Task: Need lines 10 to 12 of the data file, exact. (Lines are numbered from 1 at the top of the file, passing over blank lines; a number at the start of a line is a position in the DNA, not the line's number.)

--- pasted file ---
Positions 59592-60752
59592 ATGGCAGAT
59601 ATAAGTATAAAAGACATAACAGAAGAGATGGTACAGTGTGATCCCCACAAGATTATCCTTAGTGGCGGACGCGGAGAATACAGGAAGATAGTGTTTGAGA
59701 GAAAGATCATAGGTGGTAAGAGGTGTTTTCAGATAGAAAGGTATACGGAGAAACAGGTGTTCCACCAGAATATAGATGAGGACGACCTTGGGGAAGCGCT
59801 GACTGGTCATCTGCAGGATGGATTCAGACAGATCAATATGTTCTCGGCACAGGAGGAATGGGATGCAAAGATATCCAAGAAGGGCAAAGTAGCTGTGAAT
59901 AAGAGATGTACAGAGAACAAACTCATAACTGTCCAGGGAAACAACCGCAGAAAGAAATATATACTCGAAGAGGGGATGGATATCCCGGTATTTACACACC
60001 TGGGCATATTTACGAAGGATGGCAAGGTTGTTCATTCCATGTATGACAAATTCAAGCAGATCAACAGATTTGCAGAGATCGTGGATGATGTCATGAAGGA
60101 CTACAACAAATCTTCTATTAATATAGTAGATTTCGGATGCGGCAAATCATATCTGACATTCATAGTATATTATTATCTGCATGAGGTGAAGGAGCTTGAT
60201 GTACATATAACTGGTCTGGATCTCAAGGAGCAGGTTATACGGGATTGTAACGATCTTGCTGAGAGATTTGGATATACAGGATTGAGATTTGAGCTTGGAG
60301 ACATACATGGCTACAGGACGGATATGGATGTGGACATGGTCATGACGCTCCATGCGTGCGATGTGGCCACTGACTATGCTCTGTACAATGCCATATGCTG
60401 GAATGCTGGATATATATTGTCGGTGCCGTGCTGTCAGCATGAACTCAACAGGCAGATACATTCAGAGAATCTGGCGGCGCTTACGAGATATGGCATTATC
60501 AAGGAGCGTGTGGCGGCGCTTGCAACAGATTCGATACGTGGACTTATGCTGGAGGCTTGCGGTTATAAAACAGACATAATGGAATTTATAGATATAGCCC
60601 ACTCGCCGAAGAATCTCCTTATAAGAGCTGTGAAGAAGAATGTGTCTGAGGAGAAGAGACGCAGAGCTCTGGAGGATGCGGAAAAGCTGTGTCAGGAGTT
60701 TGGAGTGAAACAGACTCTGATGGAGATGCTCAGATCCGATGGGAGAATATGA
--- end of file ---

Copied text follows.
60301 ACATACATGGCTACAGGACGGATATGGATGTGGACATGGTCATGACGCTCCATGCGTGCGATGTGGCCACTGACTATGCTCTGTACAATGCCATATGCTG
60401 GAATGCTGGATATATATTGTCGGTGCCGTGCTGTCAGCATGAACTCAACAGGCAGATACATTCAGAGAATCTGGCGGCGCTTACGAGATATGGCATTATC
60501 AAGGAGCGTGTGGCGGCGCTTGCAACAGATTCGATACGTGGACTTATGCTGGAGGCTTGCGGTTATAAAACAGACATAATGGAATTTATAGATATAGCCC